In the new National Development Plan and under the National Strategy for Industrialization and Job Creation, Government of Zambia wants to create one million jobs in 5 years, through economic diversification. Government aims to create waged jobs in non-mining sectors, including agriculture, manufacturing, and tourism. It will be a tall order to dramatically increase the number of good jobs in Zambia compared with what has been achieved during a decade of rapid growth. It will require careful prioritization of policy reforms, and strong implementation of investments under a focused jobs strategy. But the reality is, it has to be done for Zambia to maintain prosperity and stability, because over 300,000 young people like Jonas Phiri are set to join the workforce every year in the next generation.

Growth potential in sectors

On June 13, 2017, in Lusaka, the World Bank published a comprehensive study of jobs in Zambia. The study contains three reports: the Zambia Jobs Diagnostic, a policy Action Plan, and the Zambia Jobs in Value Chains. The reports stress the need for Zambia to take comprehensive action at a macro level, through institutions and labor markets, and through targeted interventions to create more demand for good jobs. The studies explicitly highlight the potential of growth in agribusiness and agro-processing to connect more Zambians, especially those that are young, rural and poor, to jobs through value chains. Policies and programs on jobs must support linking the poor working as self-employed in agriculture or unpaid family work to where the jobs are: along the central corridor from Copperbelt to Livingstone.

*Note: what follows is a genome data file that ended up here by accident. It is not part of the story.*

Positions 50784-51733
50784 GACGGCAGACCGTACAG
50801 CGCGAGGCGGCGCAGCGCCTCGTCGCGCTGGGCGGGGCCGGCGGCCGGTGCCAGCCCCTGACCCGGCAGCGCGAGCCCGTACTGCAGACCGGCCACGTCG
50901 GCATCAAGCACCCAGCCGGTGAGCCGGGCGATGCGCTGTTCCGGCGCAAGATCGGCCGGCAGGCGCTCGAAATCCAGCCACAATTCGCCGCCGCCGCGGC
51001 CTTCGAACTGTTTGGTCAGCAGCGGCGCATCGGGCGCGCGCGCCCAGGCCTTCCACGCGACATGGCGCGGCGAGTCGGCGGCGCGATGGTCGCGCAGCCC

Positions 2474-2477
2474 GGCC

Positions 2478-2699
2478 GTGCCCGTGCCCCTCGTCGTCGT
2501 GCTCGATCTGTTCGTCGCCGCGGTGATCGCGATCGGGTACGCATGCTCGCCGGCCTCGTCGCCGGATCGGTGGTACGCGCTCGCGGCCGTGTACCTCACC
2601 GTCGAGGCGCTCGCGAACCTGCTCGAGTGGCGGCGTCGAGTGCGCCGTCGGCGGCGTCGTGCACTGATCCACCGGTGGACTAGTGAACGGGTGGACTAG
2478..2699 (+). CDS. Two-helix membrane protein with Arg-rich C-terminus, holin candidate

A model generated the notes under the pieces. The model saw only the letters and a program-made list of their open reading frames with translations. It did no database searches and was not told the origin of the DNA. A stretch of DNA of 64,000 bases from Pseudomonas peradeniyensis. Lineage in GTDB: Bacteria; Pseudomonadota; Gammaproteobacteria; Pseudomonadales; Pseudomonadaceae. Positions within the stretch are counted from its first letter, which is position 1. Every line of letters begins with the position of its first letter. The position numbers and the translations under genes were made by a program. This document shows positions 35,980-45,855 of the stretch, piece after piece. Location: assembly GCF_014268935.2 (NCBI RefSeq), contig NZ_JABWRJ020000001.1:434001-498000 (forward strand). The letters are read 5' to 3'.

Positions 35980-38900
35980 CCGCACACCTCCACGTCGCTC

Source: Dino Merotto. 2017. “Zambia Jobs Diagnostic: Volume 1 - Analytics.” World Bank, Washington, DC.

The World Bank supports Zambia’s ambitious jobs plans, as articulated in the Vision 2030 and National Strategy on Industrialization and Job Creation. The forthcoming World Bank Systematic Country Diagnostic emphasizes that inclusive growth in Zambia requires faster growth in labor incomes of the poor through jobs. As a result, the World Bank’s portfolio will be increasingly focused on supporting Zambia’s jobs agenda.

The World Bank reports emphasized that Zambia will need to invest in raising smallholder agricultural and informal productivity, supporting urbanization in secondary towns for off-farm jobs, and improving labor mobility among women and young people. The study also recommends strengthening monetary and fiscal policy to mitigate the effects of copper price fluctuations on investment and job creation; liberalizing input and product markets to reduce production costs and allow freer cross-border trade for farmers and agro-processing firms; strengthening technical training to improve productivity for the self-employed and to reduce formal sector skills gaps; and designing labor regulations to support the creation of more formal sector jobs.

The World Bank Country Manager Ina Ruthenberg is emphatic about the need to create more and better jobs for poverty reduction. “Jobs need to be at the heart of economic development policies in Zambia,” she says, “faster job creation for youth, women, and rural communities is crucial to reducing poverty. The analysis presented will help identify how Zambia can achieve its goal of creating a million jobs in five years.”